Asian stocks gained, following advances in U.S. and European equities, while bonds slipped as investors looked past geopolitical events to the prospects of faster U.S. economic growth. Oil extended its advance.
Stock gauges from Japan to Australia advanced on Wednesday after the Dow Jones Industrial Average closed at a record and the Stoxx Europe 600 Index reached its highest level this year. The yen traded close to the weakest since February versus the dollar after Japan’s central bank kept its yield-curve and asset-purchase programs unchanged. Treasuries and gold reversed gains from Monday that had come following an attack that left 12 people dead in Berlin and the killing of Russia’s envoy to Turkey. Oil jumped above $53 a barrel as data showed U.S. stockpiles declined last week.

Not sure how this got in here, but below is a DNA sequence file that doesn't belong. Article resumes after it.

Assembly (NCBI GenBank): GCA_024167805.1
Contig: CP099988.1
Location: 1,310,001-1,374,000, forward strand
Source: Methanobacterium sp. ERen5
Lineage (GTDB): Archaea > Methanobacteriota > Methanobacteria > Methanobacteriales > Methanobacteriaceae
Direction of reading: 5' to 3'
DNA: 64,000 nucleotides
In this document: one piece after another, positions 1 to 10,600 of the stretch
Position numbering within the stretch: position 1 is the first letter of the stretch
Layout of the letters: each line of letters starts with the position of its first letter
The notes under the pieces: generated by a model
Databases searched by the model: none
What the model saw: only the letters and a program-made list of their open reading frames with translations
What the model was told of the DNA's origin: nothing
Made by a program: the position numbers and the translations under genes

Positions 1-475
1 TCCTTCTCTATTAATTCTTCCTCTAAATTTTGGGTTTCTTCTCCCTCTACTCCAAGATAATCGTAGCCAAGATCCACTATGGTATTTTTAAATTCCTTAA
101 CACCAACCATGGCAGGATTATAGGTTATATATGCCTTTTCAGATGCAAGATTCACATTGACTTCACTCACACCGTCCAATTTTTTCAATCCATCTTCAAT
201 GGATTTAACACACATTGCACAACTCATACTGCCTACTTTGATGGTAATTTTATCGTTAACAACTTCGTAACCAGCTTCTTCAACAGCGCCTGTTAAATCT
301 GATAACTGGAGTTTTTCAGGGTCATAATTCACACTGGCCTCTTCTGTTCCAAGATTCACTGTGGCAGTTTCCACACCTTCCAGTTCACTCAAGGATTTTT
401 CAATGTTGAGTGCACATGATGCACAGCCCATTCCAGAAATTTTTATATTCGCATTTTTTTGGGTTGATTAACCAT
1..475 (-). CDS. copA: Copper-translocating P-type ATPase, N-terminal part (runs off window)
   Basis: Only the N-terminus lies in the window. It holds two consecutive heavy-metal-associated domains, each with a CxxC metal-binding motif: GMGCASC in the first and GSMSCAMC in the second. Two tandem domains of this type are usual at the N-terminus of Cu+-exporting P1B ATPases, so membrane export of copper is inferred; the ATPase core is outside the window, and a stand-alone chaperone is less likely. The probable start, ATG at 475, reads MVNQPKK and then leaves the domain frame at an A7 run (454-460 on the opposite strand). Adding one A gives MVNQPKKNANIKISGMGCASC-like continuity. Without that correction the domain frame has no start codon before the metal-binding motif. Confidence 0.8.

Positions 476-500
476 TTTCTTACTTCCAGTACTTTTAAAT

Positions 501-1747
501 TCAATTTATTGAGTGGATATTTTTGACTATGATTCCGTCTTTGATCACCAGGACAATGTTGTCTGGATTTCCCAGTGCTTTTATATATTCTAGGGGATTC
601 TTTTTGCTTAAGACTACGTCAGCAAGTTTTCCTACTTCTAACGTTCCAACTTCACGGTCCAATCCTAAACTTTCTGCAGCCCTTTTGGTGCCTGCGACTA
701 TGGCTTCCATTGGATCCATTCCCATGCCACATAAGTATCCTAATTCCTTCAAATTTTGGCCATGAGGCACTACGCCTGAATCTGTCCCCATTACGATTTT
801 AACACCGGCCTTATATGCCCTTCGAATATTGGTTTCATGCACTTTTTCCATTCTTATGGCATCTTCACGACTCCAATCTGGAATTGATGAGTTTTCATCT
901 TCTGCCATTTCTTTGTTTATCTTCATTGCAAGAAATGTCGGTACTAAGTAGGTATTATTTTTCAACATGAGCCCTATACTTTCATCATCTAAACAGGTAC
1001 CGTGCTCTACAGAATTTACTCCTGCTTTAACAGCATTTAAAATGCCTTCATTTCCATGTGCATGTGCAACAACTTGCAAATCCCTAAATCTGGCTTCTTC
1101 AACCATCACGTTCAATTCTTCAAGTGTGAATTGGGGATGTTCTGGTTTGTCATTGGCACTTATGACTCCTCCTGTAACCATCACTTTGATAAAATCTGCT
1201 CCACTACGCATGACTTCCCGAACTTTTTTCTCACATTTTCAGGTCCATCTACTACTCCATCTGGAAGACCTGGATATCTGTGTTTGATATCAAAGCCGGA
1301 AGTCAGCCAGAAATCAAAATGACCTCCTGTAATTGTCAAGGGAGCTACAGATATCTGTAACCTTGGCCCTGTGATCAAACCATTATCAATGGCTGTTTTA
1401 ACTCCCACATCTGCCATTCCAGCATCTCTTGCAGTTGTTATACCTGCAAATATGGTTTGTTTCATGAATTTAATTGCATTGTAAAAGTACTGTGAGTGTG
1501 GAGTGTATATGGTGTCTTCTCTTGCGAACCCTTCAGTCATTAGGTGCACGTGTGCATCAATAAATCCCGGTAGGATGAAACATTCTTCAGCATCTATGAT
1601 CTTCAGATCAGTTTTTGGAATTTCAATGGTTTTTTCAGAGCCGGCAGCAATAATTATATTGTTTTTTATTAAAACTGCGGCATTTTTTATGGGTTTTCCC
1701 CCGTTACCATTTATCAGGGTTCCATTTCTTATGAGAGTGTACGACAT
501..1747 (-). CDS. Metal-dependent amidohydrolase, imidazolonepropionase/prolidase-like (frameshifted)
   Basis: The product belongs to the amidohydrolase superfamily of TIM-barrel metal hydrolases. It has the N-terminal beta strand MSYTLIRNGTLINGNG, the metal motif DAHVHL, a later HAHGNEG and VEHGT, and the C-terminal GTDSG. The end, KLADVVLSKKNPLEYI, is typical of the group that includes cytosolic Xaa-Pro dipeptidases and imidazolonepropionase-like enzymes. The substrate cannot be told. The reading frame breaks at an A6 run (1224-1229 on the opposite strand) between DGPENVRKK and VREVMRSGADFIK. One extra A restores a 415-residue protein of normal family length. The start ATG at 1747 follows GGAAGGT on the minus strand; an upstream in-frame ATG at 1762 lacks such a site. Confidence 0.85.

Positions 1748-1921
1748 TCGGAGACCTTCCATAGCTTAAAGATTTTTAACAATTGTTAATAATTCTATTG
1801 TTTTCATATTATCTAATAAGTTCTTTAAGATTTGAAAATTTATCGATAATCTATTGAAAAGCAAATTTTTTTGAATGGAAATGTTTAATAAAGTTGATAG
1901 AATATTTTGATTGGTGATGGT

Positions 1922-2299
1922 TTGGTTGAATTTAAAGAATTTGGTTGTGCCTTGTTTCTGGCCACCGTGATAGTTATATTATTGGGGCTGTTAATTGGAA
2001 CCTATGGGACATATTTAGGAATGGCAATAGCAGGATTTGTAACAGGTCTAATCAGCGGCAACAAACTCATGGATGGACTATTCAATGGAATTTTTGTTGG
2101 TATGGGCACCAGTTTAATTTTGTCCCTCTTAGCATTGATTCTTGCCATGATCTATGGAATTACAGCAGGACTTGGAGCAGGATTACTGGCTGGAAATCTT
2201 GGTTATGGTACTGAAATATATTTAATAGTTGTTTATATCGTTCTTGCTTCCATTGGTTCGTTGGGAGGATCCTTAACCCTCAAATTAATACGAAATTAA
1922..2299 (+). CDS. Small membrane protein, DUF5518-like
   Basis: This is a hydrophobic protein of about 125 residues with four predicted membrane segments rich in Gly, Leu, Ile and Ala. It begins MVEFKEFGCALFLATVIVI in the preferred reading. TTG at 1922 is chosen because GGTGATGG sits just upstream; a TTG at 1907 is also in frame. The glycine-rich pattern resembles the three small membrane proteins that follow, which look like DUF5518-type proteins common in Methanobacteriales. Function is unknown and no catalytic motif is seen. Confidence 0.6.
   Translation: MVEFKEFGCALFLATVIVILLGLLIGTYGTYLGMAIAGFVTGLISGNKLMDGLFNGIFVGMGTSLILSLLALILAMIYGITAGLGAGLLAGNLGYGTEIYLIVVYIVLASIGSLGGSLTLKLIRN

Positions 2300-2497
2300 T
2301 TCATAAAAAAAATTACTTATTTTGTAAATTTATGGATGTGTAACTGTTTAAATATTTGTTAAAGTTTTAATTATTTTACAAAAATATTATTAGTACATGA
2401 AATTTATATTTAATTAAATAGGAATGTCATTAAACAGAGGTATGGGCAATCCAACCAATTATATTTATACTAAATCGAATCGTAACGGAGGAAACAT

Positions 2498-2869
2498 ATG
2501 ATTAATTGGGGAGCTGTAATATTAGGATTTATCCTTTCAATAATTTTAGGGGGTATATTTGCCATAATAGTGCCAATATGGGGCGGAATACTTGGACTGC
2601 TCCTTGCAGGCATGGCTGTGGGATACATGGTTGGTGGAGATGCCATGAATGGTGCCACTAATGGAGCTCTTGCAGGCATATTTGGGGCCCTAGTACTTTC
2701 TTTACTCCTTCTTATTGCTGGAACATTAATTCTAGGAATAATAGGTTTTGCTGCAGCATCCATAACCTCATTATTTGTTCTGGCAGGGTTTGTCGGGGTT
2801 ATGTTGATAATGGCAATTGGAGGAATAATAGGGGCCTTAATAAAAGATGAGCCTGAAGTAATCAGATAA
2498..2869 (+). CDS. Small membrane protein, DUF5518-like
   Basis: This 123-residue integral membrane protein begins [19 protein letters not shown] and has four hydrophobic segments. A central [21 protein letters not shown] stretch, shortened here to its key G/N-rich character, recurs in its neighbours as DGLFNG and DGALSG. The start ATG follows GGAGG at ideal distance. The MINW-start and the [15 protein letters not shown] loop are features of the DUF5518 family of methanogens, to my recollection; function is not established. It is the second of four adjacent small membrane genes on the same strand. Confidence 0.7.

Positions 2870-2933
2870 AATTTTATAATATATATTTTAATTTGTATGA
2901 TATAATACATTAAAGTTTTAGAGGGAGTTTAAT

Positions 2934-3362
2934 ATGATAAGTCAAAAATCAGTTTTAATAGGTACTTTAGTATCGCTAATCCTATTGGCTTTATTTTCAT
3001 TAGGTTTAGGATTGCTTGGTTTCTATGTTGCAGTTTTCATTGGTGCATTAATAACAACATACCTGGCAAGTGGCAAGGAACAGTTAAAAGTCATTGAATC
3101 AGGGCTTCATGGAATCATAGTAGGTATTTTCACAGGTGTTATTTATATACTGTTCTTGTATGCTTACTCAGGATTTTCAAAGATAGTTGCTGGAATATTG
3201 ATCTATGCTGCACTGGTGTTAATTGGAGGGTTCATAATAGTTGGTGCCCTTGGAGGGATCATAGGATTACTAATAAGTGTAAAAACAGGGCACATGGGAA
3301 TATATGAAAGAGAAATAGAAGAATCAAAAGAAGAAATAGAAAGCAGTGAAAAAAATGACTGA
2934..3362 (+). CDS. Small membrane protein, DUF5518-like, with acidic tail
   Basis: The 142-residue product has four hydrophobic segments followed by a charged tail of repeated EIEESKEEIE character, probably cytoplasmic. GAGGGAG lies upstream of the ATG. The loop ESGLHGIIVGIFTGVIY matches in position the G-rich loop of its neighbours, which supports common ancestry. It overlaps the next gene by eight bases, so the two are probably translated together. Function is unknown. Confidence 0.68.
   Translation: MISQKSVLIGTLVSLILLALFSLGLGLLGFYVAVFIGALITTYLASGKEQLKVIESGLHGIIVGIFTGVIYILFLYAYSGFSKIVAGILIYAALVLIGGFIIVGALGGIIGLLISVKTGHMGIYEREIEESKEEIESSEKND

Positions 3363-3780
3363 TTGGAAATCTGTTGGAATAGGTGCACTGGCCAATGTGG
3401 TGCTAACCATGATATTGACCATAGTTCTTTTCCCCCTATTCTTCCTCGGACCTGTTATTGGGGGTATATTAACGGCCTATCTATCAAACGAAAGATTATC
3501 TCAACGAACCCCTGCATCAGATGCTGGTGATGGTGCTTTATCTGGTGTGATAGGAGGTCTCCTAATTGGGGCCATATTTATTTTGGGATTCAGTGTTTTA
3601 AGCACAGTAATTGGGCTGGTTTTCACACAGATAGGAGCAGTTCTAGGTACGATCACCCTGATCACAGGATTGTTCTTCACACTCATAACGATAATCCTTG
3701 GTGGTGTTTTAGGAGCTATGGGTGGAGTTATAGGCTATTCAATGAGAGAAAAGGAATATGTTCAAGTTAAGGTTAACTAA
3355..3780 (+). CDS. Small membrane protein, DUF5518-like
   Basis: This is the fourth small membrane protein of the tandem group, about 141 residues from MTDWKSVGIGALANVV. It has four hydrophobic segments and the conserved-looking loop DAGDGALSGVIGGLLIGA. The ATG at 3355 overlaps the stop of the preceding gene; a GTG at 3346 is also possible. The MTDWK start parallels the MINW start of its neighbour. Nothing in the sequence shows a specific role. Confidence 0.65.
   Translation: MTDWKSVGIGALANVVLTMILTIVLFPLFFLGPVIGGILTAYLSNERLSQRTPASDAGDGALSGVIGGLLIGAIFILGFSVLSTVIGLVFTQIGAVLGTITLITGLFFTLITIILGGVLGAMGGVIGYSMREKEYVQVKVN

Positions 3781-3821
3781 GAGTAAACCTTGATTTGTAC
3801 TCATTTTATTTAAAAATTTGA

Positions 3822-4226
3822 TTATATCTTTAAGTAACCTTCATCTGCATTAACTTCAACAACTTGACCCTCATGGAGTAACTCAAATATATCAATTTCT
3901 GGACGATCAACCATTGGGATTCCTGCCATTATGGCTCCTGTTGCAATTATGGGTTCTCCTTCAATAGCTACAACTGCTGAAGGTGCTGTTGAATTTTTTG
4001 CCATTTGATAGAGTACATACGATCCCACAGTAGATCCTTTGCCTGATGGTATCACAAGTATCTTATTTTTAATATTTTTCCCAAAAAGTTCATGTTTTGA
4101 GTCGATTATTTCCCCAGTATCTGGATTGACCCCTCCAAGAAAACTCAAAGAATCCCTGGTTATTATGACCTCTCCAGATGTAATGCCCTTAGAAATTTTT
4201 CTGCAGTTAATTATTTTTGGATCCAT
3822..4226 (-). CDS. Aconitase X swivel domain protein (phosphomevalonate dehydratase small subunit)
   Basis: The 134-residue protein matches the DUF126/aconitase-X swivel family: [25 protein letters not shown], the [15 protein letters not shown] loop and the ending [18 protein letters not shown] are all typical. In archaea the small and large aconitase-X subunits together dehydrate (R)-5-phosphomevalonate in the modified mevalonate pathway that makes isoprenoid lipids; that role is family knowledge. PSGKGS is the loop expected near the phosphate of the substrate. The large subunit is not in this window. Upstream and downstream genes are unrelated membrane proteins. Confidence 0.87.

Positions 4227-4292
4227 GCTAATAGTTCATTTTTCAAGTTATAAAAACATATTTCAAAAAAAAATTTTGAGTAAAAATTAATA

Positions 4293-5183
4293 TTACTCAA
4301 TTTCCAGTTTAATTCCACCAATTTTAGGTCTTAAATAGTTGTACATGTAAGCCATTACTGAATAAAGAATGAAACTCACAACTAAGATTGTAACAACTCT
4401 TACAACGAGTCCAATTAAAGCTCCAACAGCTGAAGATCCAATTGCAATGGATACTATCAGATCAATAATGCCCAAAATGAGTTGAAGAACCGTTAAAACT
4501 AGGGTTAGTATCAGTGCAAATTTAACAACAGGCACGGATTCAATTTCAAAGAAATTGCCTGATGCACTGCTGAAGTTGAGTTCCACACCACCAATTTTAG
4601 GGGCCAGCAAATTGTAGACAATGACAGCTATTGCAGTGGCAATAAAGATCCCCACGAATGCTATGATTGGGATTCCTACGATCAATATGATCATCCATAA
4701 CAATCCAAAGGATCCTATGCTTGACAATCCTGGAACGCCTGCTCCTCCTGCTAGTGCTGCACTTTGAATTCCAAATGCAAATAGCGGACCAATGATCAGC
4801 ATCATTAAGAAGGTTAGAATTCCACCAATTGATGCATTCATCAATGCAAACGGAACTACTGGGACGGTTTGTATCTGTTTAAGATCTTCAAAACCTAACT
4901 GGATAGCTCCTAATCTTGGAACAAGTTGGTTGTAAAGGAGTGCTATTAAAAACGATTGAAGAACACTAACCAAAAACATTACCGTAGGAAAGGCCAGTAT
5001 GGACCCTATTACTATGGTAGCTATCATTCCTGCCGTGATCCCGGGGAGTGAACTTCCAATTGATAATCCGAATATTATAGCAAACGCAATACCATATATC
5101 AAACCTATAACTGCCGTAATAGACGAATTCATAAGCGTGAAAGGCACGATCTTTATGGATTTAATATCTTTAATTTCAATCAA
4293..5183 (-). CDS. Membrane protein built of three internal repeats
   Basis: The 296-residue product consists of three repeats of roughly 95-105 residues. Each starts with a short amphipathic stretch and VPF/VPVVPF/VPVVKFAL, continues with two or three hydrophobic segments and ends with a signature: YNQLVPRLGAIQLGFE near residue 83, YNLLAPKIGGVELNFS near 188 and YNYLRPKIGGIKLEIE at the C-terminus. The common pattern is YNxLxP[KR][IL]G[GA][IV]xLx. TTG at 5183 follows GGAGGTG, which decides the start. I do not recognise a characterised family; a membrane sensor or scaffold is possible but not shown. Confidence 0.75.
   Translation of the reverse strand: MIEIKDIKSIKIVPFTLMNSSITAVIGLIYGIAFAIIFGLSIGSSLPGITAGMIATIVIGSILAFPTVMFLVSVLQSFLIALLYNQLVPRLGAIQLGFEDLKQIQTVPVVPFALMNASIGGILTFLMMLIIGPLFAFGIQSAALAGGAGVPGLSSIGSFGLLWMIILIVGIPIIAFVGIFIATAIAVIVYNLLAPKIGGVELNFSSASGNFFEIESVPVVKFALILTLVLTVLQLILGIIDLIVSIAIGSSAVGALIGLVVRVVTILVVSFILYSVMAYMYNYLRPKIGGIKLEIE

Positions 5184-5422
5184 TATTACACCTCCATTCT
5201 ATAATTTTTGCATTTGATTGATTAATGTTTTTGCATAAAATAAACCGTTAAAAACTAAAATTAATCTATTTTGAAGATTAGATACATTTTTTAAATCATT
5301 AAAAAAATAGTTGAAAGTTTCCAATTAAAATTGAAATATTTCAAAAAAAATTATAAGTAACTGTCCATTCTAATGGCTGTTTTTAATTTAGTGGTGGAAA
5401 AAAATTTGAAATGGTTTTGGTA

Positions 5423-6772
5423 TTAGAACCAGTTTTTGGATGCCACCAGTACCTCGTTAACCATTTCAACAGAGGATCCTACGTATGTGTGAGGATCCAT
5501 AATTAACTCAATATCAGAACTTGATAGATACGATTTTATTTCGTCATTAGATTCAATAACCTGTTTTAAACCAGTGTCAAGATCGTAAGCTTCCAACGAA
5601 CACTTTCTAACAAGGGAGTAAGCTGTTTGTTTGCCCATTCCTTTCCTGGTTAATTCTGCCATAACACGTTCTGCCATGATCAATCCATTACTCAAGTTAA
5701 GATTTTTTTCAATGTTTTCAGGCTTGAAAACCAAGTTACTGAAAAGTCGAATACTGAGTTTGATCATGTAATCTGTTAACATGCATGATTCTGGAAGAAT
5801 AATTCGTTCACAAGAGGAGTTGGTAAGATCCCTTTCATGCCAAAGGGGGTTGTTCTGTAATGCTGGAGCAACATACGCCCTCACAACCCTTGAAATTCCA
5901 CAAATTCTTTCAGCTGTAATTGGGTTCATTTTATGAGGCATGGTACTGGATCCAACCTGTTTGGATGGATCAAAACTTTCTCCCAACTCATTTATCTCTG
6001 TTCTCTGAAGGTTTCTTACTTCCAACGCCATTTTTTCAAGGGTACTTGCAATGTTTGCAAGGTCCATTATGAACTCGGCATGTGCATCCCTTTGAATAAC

Markets are showing resilience to terror incidents, with investors choosing instead to focus on the likelihood of increased U.S. government spending that has buoyed equities and pummeled bonds since Donald Trump won the Nov. 8 presidential election. Trading volumes are thinning out ahead of the December holidays and year-end. A so-called fear gauge of volatility in European stocks was at the lowest since 2014.
“Noteworthy is the resilience of equity markets and low volatility in the face of two horrific terrorist attacks in Europe,” Jason Wong, a currency strategist at Bank of New Zealand in Wellington, wrote in a note to clients Wednesday. “They seem to have had little impact on the market.”
The Bank of Japan kept its yield-curve and asset-purchase programs unchanged at its last meeting of the year on Tuesday and forecast a moderate recovery trend to continue amid a pickup in exports, better business sentiment and resilience in private consumption.